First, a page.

At last, in 1854, the validity of his patent was established and this w as the turning point in his fortunes. He was recognized as the real inven tor of the sewing machine, his invention containing the essential featur es of all other machines, and his income soon reached an enormous su m, it being estimated that at the expiration of his patent, he had realiz ed about $2,000,000. He received many medals and other marks of appreciat ion of his invention, including a gold medal and a Cross of the Legi on of Honor at the Paris Exposition in 1867.
During the Civil War, Mr. Howe was a zealous supporter of the Government, being largely instrumental in recruiting the 17th Regt. Conn. Vols ., in which he enlisted as a private, and in which he served until he was compelled to leave the service by reason of failing health. At one time while he was in the service and the government was in financial straits, Mr. Howe advanced the money with which to pay the soldiers of the regiment.
Elias Howe, Jr. (July 9, 1819 – October 3, 1867) was an American inventor and sewing machine pioneer. In 2004 he was inducted into the United States National Inventors Hall of Fame
Early life & family Howe was born on July 9,1819 to Dr. Elias Howe, Sr. and Polly (Bemis) Howe in Spencer, Massachusetts. Howe spent his childhood and early adult years in Massachusetts where he apprenticed in a textile factory in Lowell beginning in 1835. After mill closings due to the Panic of 1837, he moved to Cambridge, Massachusetts to work as a mechanic with carding machinery, apprenticing along with his cousin Nathaniel P. Banks. Beginning in 1838, he apprenticed in the shop of Ari Davis, a master mechanic in Cambridge who specialized in the manufacture and repair of chronometers and other precision instruments. It was in the employ of Davis that Howe seized upon the idea of the sewing machine.
He married Elizabeth Jennings Ames, daughter of Simon Ames and Jane B. Ames on 3 Mar 1841 in Cambridge. They had three children: Jane Robinson Howe, Simon Ames Howe, and Julia Maria Howe.
Invention of sewing machine and career Contrary to popular belief, Howe was not the first to conceive of the idea of a sewing machine. Many other people had formulated the idea of such a machine before him, one as early as 1790, and some had even patented their designs and produced working machines, in one case at least 80 of them. However, Howe originated significant refinements to the design concepts of his predecessors, and on September 10, 1846, he was awarded the first United States patent (U.S. Patent 4,750) for a sewing machine using a lockstitch design. His machine contained the three essential features common to most modern machines:
-a needle with the eye at the point, -a shuttle operating beneath the cloth to form the lock stitch, -an automatic feed.
Despite securing his patent, Howe had considerable difficulty finding investors in the United States to finance production of his invention, so his elder brother Amasa Bemis Howe traveled to England in October 1846 to seek financing. Amasa was able to sell his first machine for £250 to William Thomas of Cheapside, London, who owned a factory for the manufacture of corsets, umbrellas and valises. Elias and his family joined Amasa in London in 1848, but after business disputes with Thomas and failing health of his wife, Howe returned nearly penniless to the United States. His wife Elizabeth, who preceded Elias back to the United States, died in Cambridge, Massachusetts shortly after his return in 1849.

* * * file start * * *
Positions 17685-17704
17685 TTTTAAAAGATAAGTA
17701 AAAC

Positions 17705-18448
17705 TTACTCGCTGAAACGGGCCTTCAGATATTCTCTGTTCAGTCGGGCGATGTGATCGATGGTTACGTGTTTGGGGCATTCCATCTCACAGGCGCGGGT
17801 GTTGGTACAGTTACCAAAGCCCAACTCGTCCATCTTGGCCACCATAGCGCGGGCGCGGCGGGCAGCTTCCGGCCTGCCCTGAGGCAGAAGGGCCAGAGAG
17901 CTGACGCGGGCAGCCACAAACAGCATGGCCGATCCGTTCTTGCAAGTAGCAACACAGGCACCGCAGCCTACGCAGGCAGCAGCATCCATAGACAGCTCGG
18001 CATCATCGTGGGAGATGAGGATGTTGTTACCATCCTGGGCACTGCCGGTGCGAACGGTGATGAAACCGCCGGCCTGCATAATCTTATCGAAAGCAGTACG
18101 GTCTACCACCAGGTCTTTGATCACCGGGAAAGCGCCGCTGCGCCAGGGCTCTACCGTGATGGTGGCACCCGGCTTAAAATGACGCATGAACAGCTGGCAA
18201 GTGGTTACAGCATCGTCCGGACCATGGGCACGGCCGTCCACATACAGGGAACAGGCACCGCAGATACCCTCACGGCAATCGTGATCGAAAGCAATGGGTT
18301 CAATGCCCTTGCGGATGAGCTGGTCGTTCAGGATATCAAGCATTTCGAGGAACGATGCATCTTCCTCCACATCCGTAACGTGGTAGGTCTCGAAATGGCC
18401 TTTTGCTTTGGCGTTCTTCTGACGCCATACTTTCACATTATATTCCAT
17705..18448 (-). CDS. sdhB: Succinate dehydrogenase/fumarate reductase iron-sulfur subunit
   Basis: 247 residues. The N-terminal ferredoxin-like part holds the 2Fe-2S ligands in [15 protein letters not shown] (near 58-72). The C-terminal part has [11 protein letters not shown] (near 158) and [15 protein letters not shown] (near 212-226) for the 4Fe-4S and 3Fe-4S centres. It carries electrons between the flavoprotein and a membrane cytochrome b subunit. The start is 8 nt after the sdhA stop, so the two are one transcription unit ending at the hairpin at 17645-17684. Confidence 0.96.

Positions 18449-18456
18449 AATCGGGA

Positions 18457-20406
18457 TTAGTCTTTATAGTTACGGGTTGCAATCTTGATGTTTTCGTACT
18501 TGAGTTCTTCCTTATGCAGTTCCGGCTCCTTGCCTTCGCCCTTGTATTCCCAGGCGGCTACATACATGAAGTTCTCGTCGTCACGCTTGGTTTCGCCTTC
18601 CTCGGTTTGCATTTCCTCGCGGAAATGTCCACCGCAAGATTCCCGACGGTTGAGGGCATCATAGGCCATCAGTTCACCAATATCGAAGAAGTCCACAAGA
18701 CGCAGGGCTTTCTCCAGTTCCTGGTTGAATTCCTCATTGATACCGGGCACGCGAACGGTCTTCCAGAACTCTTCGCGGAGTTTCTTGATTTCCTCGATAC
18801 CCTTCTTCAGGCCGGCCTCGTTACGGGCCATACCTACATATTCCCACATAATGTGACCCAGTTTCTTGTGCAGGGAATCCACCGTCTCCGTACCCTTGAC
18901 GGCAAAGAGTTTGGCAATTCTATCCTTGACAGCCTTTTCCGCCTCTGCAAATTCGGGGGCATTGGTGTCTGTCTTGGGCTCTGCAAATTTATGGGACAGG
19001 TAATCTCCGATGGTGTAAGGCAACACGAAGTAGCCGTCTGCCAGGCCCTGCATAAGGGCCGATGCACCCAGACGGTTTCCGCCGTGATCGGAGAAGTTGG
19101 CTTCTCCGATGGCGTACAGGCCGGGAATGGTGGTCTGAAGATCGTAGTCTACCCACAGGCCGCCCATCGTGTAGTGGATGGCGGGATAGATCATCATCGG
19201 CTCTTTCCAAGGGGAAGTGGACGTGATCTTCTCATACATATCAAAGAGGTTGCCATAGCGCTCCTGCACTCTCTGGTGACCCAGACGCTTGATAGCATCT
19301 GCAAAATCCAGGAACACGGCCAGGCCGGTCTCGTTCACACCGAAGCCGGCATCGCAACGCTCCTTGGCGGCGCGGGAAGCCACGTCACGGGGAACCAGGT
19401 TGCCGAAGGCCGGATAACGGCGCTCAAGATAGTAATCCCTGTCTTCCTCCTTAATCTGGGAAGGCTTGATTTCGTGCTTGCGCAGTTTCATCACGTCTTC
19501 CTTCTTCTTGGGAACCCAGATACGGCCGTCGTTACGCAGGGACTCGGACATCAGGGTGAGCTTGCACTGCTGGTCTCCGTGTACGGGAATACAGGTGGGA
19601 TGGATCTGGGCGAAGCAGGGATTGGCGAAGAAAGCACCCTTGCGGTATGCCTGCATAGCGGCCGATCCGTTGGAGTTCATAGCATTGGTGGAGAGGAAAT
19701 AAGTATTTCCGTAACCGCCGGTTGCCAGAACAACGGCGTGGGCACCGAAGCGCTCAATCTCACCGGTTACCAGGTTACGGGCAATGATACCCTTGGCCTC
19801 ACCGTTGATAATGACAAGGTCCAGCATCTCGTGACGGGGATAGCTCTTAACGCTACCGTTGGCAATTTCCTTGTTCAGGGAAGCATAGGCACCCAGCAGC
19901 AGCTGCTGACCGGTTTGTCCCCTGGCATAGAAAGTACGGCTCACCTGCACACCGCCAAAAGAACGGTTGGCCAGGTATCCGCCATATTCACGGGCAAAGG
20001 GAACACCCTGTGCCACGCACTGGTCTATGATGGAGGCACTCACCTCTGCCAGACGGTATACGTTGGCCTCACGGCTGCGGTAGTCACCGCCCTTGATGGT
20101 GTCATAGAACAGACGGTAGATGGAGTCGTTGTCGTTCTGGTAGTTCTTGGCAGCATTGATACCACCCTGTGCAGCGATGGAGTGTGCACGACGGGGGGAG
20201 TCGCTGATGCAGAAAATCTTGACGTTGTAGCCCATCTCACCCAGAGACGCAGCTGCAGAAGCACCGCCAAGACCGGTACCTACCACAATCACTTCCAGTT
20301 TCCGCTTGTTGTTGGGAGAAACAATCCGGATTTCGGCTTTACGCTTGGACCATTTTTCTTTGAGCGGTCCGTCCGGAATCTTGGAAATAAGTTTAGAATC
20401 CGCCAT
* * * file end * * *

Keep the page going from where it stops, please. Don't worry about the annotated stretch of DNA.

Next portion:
Despite his efforts to sell his machine, other entrepreneurs began manufacturing sewing machines. Howe was forced to defend his patent in a court case that lasted from 1849 to 1854 because he found that Isaac Singer with cooperation from Walter Hunt had perfected a facsimile of his machine and was selling it with the same lockstitch that Howe had invented and patented. He won the dispute and earned considerable royalties from Singer and others for sales of his invention. Howe contributed much of the money he earned to the equip the 17th Connecticut Volunteer Infantry Regiment of the Union Army during the Civil War, in which Howe served during the Civil War as a private in Company D and regimental postmaster from August 14, 1862, to July 19, 1865.
Later life and legacy In 1865, Elias established the Howe Machine Company of Bridgeport, Connecticut that was operated by the Stockwell brothers, his brothers-in-law, from 1867 until about 1885. Between 1867 and 1870, Elias's brother Amasa operated a factory in New York City manufacturing sewing machines under the brand name of A.B. Howe. Elias's sewing machine won the gold medal at the Paris Exhibition of 1867, and that same year he was awarded the Légion d'honneur by Napoleon III for his invention.
Howe died at age 48, on 3 October 1867. He was buried in Green-Wood Cemetery in Brooklyn New York with his second wife Rose Halladay who died on 10 Oct 1890. Both Singer and Howe ended their days as multi-millionaires. The Beatles' 1965 movie Help! is dedicated to Howe as part of its closing credits, and in 2004 he was inducted into the United States National Inventors Hall of Fame.
Genealogy Howe was a direct descendant of John Howe who arrived in Massachusetts Bay Colony in 1630 from Brinklow, Warwickshire, England and settled in Sudbury, Massachusetts. Howe was also a descendant of Edmund Rice another early immigrant to Massachusetts Bay Colony as follows:
Elias Howe, Jr, son of Elias Howe (1792 – ?), son of Elijah Howe, Jr. (ca1769 – 1816), son of Elijah Howe (1731 – 1808), son of Jaazaniah Howe (1704 – 1762), son of Deliverance Rice (1681 – 1723), daughter of John Rice (1659 – 1719), son of Deacon Edward Rice (1622 – 1712), son of Edmund Rice (1594 – May 3, 1663)